High in the mountainous area of Savoy (Savoie) in France, strange apparitions, not unlike crop circles, appear in the snow in the winter months.
There is no speculation about UFO and extra-terrestrials here though. These creations are the work of snow artist Simon Beck whose fame has spread far and wide thanks to his extraordinary and unique configurations.
Skiers are stopped in their tracks when they come across the sight of snow art and the first question everyone asks is “How does Simon Beck create those amazing designs?” We’ve heard people think he does it by pushing a tyre through the snow, with a rake or other instruments on a pole and various other weird and wonderful techniques.
The truth is even more extraordinary.
Simon creates magnificent patterns by walking in the snow wearing raquettes (snowshoes). This very physically demanding performance allows him to transform vast areas into stunning if transient artworks.
Asked how it all started, Simon, who works as an orienteering mapmaker says that he owns an apartment in the ski resort of Les Arcs, Savoy, and spends most of the winter there. He began walking in the mountains of Les Arcs as a way of getting more exercise in 2004. For fun he started to sketch pictures in the snow. He started by drawing a simple star shape.
Since then the intricate patterns have become bigger and more complicated and Simon spends hours alone on the snowy slopes and ice covered lakes of Savoy.
He first draws the patterns on paper and then using a compass and measuring tape, string, and an anchor with a clothes line attached, Simon paces the snow creating curves, triangles, geometric swirls and complex configurations. Some of the patterns cover an area as large as six football pitches. He says that on average it takes him 10 hours to complete a creation and that the freezing temperatures he endures are “not fun”. However finishing a pattern is tremendously satisfying especially as “usually the last several hours are at night using a head torch. Some times when it is nearly complete a snowcat (pisting machine) will drive along one of the nearby pistes and the effect as its lamps light up the drawing is awesome!”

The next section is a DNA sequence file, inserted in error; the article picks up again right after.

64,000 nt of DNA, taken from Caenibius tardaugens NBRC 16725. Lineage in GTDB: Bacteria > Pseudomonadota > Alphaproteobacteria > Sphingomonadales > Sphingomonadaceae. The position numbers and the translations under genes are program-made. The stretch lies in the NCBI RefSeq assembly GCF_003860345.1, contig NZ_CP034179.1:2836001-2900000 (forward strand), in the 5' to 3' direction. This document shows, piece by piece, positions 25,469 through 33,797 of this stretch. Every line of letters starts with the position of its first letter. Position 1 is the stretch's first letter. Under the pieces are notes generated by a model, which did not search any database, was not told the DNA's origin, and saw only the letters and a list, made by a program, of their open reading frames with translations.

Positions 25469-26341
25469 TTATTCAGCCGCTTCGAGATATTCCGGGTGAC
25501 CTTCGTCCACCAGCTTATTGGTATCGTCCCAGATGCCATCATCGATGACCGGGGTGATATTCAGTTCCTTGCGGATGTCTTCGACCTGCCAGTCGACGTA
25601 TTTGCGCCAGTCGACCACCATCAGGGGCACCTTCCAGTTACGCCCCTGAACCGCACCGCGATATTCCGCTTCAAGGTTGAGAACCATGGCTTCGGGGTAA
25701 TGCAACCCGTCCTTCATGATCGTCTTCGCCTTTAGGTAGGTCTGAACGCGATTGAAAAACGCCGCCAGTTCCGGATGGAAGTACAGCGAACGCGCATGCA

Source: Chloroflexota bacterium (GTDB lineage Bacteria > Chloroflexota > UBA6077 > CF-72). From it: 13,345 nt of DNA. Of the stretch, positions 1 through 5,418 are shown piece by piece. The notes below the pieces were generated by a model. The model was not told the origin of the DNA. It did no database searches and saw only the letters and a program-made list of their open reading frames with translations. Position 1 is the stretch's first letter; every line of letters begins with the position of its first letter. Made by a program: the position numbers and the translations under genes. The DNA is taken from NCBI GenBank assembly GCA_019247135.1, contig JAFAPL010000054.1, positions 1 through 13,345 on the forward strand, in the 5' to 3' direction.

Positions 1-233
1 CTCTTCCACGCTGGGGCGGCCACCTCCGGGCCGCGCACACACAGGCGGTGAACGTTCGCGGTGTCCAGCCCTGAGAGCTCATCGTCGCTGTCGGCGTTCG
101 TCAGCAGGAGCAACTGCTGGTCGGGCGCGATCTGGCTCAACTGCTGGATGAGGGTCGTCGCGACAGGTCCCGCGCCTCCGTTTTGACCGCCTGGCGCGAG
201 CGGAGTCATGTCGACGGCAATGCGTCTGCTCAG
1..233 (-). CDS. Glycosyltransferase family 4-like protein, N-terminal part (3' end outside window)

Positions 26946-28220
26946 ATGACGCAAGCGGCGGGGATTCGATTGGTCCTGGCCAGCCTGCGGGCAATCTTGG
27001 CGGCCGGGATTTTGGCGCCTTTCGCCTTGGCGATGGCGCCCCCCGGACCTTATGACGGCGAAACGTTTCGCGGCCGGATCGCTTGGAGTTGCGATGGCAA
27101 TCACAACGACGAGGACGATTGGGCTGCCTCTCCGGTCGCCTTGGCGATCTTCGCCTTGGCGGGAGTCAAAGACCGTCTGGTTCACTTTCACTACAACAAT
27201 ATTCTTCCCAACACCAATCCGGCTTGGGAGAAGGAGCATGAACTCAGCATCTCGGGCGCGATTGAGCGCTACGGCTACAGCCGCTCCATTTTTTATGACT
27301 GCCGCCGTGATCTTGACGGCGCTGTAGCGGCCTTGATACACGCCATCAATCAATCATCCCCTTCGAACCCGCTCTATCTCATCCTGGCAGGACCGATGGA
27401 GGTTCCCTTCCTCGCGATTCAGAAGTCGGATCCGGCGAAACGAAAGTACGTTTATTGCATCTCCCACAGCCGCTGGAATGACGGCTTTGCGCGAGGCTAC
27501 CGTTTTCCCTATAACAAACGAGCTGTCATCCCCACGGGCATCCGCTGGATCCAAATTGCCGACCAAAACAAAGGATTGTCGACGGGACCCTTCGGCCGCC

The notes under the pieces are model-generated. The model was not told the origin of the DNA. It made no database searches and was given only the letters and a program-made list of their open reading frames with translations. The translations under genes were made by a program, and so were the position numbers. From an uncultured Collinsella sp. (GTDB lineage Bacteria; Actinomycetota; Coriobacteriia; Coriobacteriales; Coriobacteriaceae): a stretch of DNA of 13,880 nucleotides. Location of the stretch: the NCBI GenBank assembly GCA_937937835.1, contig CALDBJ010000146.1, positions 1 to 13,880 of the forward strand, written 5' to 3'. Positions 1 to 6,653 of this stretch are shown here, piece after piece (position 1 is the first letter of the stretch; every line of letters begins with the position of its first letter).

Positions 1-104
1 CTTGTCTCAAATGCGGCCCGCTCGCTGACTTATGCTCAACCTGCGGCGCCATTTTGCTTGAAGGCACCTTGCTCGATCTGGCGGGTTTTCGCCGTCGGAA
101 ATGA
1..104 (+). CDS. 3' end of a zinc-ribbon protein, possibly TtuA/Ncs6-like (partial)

Some designs are chosen from the world of geometry or “crop circles”. Some are even named and Simon says that his three favourites to date are Mandelbrot set, Koch curve and Sierpinski triangle. The creative process in the snow requires patience and stamina and the ability to withstand the extreme cold. When asked, Simon advises “What I would really like would be a means of projecting a spot onto the snow so I could simply create drawings by following the spot and not have to do any surveying.” A lot of the inspiration for the snow art comes from the gardens in the temples in Kyoto “where sand is raked in patterns that are the closest thing I have seen elsewhere to the effect I achieve with snow.”
The very nature of this art, created from the temporary medium of ice and snow means that all that hard work and inspired formation can literally disappear overnight if fresh snow falls. This isn’t always the case, if there is no heavy snow fall “ghost” traces remain, sometimes for an entire season.
Simon photographs his work and posts the photos on Facebook where he has a large and fast growing group of fans and admirers. Taken from above and in certain lights there is a mystical and breath-taking quality to the sight of the sophisticated and elaborate snow art displays. It is incredible to think that a lone artist can create such beautiful and enormous images. Simon says that his neighbours in Les Arcs at first thought him “a bit mad” but these days his snow art is creating huge publicity for the resort as his fame has grown.
When asked what the future holds for him as a snow artist Simon says “What I would like most would be a remote control aircraft for aerial photography. Something that can lift a heavy camera and hold it still for a good photo. The other thing I would like would be a good lighting system for night photography”. Judging from comments on his Facebook a lot of his fans would like to see more photos too.
There has been great snow but not much sunshine in Les Arcs so far this year and Simon has been disappointed with conditions. He says that he is considering visiting the Southern hemisphere from June to August, maybe Norway if conditions are expected to be good. A truly driven artist…
See more of Simon Beck’s snow art on his Facebook page.